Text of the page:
A recent incident in Capitol Hill proves how deep the hatred runs. Senator John McCain of the Republican Party presented a proposal that envisions bringing Montenegro, a small Balkan country within the umbrella of North Atlantic Treaty Organization and that proposal was rejected by another Republican senator Rand Paul, who did not want to make additional military commitments when the US debt is already at $20 trillion. Russia allegedly took part in a failed coup during last year’s Montenegro election. Mr. Rand Paul’s refusal triggered a furor in Senator McCain, a well-known Russia hawk, who accused Mr. Paul of working with or for the Russian President Vladimir Putin.

Russia-US-Montenegro are part of global geopolitics and there is also nothing wrong being a Russia-hawk but when one accuses a colleague of working for Russia, then probably it’s not just hawkish; it’s a phobia, Russia-phobia.

The real question is, can President Trump overcome these phobics and reconcile with Russia?

New Zealand’s current account deficit narrowed as expected in Q4, leading to the smallest annual deficit (2.7 percent of the gross domestic product) since September 2014. Looking forward, there seem to be risks skewed towards modestly larger deficits on the back of higher global interest rates and a slow closure of the domestic credit-deposit growth gap, but this is not a cause for alarm.

The unadjusted current account deficit narrowed to USD2.3 billion in Q4 (from USD5.0 billion), broadly in line with consensus expectations. In annual terms, the deficit narrowed to 2.7 percent of GDP, which is the smallest deficit since September 2014 and well below its historical average of 3.7 percent.

In seasonally adjusted terms, the current account deficit also narrowed (by slightly more than we expected), printing at USD1.6 billion, down USD0.4 billion from Q3, driven by a further increase in the services surplus to an all-time high of USD1.2bn on increased international tourist spending, offset by a mildly larger goods deficit. The income deficit also narrowed by around USD0.4 billion to USD2.0 billion as income from New Zealand’s offshore investments increased in the quarter.

Further, net external debt of deposit-taking institutions rose a touch in the quarter to just over USD105 billion. However, that was offset by reduced external borrowing from the central government and ‘other’ sectors, meaning that the county’s total net external debt position actually fell to USD143.5 billion or 55.0 percent of GDP, the lowest since 2003.

The Japanese government bonds remained flat Wednesday as investors await to watch the Bank of Japan’s (BoJ) 2-day monetary policy meeting, scheduled to be held on March 15-16, announcing its decision on Thursday.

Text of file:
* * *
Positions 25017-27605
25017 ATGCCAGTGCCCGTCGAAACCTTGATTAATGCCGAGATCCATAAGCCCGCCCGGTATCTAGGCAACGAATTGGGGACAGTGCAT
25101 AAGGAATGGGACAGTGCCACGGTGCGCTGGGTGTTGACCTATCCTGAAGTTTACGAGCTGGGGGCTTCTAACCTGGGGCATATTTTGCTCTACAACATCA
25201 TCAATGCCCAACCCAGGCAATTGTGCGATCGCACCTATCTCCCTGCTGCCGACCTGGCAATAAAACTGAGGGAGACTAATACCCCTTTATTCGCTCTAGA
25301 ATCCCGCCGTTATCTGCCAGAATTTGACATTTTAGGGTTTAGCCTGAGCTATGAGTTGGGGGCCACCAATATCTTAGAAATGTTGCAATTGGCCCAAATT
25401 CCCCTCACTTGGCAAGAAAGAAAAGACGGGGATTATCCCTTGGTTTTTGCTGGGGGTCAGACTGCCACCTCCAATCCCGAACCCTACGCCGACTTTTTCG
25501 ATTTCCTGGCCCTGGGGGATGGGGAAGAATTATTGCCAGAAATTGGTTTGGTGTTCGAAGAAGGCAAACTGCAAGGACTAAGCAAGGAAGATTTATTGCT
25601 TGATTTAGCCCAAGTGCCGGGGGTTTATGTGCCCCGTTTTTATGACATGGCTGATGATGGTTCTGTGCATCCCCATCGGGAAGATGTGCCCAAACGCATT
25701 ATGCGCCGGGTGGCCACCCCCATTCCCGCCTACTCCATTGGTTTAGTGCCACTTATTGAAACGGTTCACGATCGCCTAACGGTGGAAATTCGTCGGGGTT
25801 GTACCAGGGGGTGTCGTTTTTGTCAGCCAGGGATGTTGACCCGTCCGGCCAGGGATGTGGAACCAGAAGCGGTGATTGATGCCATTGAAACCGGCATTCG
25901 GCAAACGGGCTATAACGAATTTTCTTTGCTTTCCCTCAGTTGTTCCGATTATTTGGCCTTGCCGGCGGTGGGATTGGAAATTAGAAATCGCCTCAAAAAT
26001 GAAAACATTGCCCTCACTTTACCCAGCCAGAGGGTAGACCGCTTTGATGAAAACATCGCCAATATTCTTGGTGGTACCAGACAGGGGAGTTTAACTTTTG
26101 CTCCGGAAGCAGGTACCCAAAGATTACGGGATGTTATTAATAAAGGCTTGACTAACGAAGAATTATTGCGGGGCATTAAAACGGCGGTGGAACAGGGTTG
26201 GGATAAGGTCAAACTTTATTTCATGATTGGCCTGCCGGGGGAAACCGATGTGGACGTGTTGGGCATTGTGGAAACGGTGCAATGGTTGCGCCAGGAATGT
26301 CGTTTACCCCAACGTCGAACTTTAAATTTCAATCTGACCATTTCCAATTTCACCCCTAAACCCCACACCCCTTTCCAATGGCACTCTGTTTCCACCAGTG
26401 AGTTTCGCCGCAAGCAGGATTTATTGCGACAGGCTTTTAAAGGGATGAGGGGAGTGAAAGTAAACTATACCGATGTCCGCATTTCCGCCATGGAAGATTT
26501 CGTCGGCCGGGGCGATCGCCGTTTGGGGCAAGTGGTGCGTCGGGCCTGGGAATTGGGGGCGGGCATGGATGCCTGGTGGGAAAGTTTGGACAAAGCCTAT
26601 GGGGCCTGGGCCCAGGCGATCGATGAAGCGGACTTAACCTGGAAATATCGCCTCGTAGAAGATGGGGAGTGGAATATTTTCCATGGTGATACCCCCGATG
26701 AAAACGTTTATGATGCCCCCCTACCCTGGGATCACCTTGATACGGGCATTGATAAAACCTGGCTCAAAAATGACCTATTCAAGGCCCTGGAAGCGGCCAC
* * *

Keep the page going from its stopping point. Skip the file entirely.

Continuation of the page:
The benchmark 10-year bond yield, which moves inversely to its price, hovered around 0.09 percent, the long-term 30-year bond yields also traded flat at 0.87 percent and the yield on the short-term 2-year note remained rose by 1/2 basis points to -0.25 percent by 05:10 GMT.

The BoJ is expected to keep monetary policy steady on Thursday and stress that inflation is nowhere near levels that justify talk of withdrawing massive stimulus, as weak consumer spending casts a cloud over an otherwise healthy pick-up in the economy.

Further, at the two-day rate review that ends on Thursday, the central bank is expected to maintain its short-term interest rate target at minus 0.1 percent and a pledge to guide the 10-year government bond yield around zero percent via aggressive asset purchases. Analysts also expect the BoJ to keep intact a loose pledge to maintain the pace of its annual increase in Japanese government bond (JGBs), which is JPY80 trillion (USD696.62 billion).

The Australian bonds jumped Thursday as investors poured into safe-haven assets after reading the higher-than-expected unemployment rate for the month of February. Further, the change in employment dropped steeper than what markets had initially anticipated.

The yield on the benchmark 10-year Treasury note, which moves inversely to its price, slumped 11-1/2 basis points to 2.82 percent, the yield on 15-year note also plunged nearly 11-1/2 basis points to 3.21 percent and the yield on short-term 2-year traded 7-1/2 basis points lower at 1.81 percent by 03:20 GMT.

The February labour market report disappointed, with a fall of 6.4k jobs and a rise in the unemployment rate to 5.9 percent. The detail was slightly more positive than the headline with full-time jobs rebounding after the previous month’s sharp fall.